Barbara Stowe: The unexpected benefits of getting arrested protesting against Kinder Morgan

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      On March 19, my brother Bob and I were arrested for locking ourselves with zip ties to the fence surrounding Kinder Morgan's pipeline-building site in Burnaby, B.C.

      No one in our family had ever been arrested before. Despite marching in protests with our activist parents and original Greenpeace cofounders, Irving and Dorothy Stowe, we've never committed civil disobedience. But our belief that the Kinder Morgan pipeline project is wrong, for so many reasons, is so strong that despite the fear of consequences, we decided to put ourselves on the line.

      After signing a promise to appear in court in June, we were released, and I was travelling home on the ferry to the Gulf Islands when I experienced the most surprising result of our actions. I expected support from friends but kept a low profile when it came to strangers. So when a stranger—who turned out to be a chef—saw a biography of Julia Child on my table in the ferry cafeteria and said, "That's a good book," I said nothing of my protest activities and instead enjoyed talking about food.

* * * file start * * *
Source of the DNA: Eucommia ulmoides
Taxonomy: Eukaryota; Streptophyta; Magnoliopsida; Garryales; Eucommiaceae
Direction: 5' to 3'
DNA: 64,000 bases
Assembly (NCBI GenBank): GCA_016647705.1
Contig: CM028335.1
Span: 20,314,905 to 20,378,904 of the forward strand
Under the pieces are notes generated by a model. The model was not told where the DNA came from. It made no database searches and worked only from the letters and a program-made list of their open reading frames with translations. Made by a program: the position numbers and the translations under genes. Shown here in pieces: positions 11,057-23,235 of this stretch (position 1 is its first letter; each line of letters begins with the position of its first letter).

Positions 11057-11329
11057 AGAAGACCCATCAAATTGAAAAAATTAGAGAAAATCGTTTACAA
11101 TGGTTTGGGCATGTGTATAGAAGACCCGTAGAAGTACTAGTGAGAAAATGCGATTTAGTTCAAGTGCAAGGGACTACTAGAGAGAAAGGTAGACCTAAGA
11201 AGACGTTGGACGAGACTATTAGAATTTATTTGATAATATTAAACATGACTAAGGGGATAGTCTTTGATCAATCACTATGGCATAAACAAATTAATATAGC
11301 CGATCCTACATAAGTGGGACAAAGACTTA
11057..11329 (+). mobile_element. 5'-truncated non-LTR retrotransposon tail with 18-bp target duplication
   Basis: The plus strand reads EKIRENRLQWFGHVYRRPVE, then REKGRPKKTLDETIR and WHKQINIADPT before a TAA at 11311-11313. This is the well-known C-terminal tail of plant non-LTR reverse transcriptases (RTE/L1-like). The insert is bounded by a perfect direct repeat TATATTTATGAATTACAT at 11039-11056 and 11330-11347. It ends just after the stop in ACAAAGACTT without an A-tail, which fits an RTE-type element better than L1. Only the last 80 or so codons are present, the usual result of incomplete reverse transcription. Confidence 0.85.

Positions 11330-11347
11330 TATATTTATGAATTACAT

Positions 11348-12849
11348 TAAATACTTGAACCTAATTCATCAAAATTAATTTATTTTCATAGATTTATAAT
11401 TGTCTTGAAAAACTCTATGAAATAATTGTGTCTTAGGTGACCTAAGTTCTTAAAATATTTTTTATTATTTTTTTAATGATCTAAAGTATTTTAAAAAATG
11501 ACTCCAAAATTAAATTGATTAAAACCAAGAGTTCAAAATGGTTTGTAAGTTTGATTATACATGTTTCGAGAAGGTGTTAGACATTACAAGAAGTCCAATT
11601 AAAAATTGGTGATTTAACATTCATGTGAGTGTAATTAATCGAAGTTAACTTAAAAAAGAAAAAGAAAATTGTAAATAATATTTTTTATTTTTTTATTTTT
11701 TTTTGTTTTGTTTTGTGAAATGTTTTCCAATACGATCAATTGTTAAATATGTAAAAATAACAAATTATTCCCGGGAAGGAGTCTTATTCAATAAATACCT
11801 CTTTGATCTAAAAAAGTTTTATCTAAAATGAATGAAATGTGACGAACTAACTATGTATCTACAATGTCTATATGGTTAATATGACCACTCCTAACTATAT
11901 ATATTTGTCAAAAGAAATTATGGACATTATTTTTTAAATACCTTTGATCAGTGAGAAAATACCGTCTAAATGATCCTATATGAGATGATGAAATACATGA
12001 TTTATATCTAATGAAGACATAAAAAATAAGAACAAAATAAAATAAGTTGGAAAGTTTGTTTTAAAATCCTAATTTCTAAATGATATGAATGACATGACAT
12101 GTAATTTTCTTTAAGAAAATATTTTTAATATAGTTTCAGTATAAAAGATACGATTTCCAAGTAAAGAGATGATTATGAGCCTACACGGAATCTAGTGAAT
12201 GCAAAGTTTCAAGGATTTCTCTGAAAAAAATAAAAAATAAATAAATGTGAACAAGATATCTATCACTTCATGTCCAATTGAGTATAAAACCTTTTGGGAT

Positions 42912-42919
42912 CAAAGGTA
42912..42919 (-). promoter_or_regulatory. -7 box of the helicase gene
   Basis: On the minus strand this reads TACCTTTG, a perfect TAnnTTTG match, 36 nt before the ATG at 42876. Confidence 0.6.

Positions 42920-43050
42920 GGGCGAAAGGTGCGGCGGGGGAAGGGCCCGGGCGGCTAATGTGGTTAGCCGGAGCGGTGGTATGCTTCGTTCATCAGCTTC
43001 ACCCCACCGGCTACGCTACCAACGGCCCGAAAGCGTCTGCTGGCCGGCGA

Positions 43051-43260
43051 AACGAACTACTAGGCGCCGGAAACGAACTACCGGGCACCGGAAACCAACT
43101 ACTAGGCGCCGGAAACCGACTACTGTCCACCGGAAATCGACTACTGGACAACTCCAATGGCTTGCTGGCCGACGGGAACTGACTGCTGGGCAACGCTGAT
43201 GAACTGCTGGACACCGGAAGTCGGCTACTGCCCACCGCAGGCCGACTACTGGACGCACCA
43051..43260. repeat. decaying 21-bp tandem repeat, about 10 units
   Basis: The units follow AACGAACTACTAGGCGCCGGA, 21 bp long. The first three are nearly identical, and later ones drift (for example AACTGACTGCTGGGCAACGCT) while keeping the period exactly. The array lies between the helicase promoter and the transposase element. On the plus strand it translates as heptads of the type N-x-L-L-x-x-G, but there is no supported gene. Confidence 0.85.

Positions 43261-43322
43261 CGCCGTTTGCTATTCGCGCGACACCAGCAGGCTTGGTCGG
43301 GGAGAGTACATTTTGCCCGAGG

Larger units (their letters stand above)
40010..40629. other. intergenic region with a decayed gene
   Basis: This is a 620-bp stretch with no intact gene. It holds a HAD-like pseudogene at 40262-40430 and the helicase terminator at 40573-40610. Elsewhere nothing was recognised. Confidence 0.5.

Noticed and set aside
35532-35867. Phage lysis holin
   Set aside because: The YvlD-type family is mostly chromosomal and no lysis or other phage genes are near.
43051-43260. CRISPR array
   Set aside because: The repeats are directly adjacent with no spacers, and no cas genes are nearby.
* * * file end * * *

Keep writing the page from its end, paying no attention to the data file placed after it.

The conversation widened to include her husband (a burly, retired coast guard search-and-rescue volunteer) and a nurse nearing retirement. It wasn't until the end of our trip that I outed myself as a criminal and asked for their opinion of the Kinder Morgan project. The chef literally leaped out of her chair and hugged me. The other two nodded approvingly.

      Back on Pender Island, word had gotten around and I was hugged outside the Tru Value grocery store by someone I barely knew. The owner of the bakery refused to let me pay for my cappucino. That night, when I dropped into the pub for a quick beer, a man I'd never met—not a hippie; he had short, straight hair and an ironed shirt—said, firmly, "Well done," as he passed my table. On social media, other "shorthairs" expressed approval.

      My brother (a neurologist), meanwhile, received universally positive and supportive responses from physicians, pharmacists, nursing, and cafeteria staff at several hospitals where he works, many of whom had seen Global TV and CBC media coverage of our arrests.

      This unexpected response, even from people we didn't know, and some of whom it might be expected would oppose our stance, is anecdotal evidence of a far larger opposition than the federal government expects.

      Expect tomorrow's National Day of Action (March 23), which includes a protest at MP Jody Wilson-Raybould's office, to be bigger than anyone expects.

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